So, what did Sen. Darrell Steinberg's last-minute switcheroo mean for CEQA reform? More than you might think.

As you may have heard, during the last week of the Legislative session, Steinberg gave up on his bill to reform the California Environmental Quality Act – SB 731 – in order to focus on a bill providing CEQA breaks for a new arena in Sacramento, SB 743. He also gave up on his redevelopment revival bill, SB 1, even though that bill was just one slam-dunk Assembly floor vote from the governor's desk.

The irony is that after fighting rear-guard actions all summer against both CEQA critics and CEQA defenders on SB 731, Steinberg actually got some significant reform at the last minute in the Sacramento arena bill. By moving quickly at the end of the session – something he prohibited former Sen. Michael Rubio from doing last year -- he also freed himself from the morass that 731 had gotten bogged down in. And since Steinberg reportedly pulled the switcheroo after meeting with Brown, it seems likely Brown will sign the bill.

The two most important changes have to do with (1) parking and visual impacts of infill projects, and (2) the possibility of giving the Brown Administration a run at traffic level-of-service analysis in infill locations. The bill also eliminated a 2009 sunset date for the creation of "infill opportunity zones" under state law.

The first issue  is likely to have an immediate impact on how infill projects are handled under CEQA. SB 743 says that parking and visual impacts shall not be considered significant impacts on infill projects. There's some wiggle room here for local design standards, but this is still a pretty big deal.

Even the intent language is a big deal, because it is clearly designed – maybe for the first time in the history of CEQA – to put traffic in its place at least in infill locations: "It is the intent of the Legislature to balance the need for level of service standards for traffic with the need to build infill housing and mixed use commercial developments within walking distance of mass transit facilities, downtowns, and town centers and to provide greater flexibility to local governments to balance these sometimes competing needs."

The free pass for parking and visual impacts only applies to infill parcels – that is, parcels that are surrounded on three sides by development – in transit priority areas, defined as areas within a half-mile of a major transit stop. A major transit stop in state law typically means any rail stop, or any bus stop with 15-minute headways.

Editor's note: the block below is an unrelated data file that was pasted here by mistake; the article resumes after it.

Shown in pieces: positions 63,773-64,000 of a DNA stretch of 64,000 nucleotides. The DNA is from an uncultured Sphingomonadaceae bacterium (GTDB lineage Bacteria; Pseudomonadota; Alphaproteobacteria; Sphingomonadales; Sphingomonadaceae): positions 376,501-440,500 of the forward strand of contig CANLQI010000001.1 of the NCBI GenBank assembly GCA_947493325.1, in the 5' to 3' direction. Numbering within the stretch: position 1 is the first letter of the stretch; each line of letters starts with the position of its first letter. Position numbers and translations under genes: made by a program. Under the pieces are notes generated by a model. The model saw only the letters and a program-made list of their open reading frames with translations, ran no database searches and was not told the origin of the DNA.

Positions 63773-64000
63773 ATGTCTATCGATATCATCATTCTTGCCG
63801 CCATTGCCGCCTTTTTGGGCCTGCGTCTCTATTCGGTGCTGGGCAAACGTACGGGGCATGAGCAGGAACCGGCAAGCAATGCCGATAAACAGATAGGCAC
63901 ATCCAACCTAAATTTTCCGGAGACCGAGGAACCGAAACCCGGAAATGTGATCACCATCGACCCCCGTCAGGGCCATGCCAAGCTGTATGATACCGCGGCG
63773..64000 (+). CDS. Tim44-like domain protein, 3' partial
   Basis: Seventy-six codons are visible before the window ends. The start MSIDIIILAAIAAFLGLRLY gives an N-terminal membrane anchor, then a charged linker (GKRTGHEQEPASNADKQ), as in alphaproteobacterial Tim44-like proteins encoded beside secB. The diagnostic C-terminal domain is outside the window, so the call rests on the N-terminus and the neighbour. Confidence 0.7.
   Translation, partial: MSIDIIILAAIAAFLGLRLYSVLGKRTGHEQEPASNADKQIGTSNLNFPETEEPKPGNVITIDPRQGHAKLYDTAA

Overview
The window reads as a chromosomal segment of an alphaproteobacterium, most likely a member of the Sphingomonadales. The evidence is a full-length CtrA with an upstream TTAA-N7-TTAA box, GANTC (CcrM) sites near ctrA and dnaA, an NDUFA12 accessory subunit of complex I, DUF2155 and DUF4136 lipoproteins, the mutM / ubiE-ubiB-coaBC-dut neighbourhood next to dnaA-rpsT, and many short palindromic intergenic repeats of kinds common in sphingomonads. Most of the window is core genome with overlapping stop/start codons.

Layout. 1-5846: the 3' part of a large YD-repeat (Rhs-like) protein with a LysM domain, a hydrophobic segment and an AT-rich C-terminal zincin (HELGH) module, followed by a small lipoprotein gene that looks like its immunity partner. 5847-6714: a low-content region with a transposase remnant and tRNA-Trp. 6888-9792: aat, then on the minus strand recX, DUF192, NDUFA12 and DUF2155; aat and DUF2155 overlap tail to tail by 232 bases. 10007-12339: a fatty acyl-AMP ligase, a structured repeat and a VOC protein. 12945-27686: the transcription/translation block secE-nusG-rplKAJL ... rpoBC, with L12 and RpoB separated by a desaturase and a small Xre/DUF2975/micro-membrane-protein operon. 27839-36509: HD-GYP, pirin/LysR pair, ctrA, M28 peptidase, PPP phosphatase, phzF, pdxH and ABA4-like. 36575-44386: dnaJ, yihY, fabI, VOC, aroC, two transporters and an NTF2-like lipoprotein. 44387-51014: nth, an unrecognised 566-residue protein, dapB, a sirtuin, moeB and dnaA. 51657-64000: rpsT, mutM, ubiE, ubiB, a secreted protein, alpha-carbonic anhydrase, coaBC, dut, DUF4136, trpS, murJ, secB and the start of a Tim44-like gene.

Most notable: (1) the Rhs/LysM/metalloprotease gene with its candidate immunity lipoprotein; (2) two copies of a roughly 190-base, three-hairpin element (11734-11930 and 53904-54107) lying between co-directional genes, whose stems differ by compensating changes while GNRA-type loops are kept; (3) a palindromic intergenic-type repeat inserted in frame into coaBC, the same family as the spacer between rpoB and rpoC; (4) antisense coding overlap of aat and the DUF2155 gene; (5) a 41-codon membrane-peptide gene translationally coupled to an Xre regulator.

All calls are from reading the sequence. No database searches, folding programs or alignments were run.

In practical terms, what this means is that parking and visual impacts wodn't trip an environmental impact report on an infill project and therefore the likelihood of prolonged litigation on infill projects is significantly reduced.

The provision of SB 743 dealing with levels of service is potentially far more significant, though it might take a while to play out. The bill requires the Governor's Office of Planning & Research to prepare new significance thresholds for noise and transportation impacts in infill locations. This was undoubtedly part of the conversation with Brown, because OPR is eager to take a run at levels of service.

The ‘90s-era congestion management act basically requires CEQA analysis to take traffic congestion into account. This has led to a situation where the traffic analysis consumes more time and attention than anything else in a CEQA analysis; and it has made approval of infill projects an uphill battle because, obviously, traffic congestion is more likely to be present in an infill location than a greenfield location.

CEQA practitioners around the state are struggling to figure out how to either revise or jettison the level of service standard – often simply giving up and acknowledging that LOS "F" (the worst congestion) is simply inevitable and therefore acceptable. It's well-known that OPR wants to take a run at a new level of service standard – this was one of the many topics of OPR's proposed changes to SB 731 – and this provision will give the office a chance to come up with something.

All this does not mean that the other proposed changes contained – or potentially contained – in SB 731 are dead. This year is the first year of a two-year legislative session, and so Steinberg simply carried 731 over to next year. 

The same is true for SB 1. This bill would revive tax-increment financing on a limited basis with no impact to the state's general fund when a city, a county, and special districts agree on a strategy that conforms with the sustainable communities strategy. Brown vetoed the same bill last year but Steinberg vowed to bring it back – he introduced as SB 1 in order to make a point – and claimed he had a better shot this year at getting Brown to sign it. 

If Steinberg had permitted the last Assembly floor vote to occur, however, SB 1 would have gone to Brown's desk; and if Brown vetoed it, Steinberg would have had to start over again next year. By holding it over, he can move quickly early next year and hope that Brown signs the bill – Steinberg's last year in the Senate before he is termed out.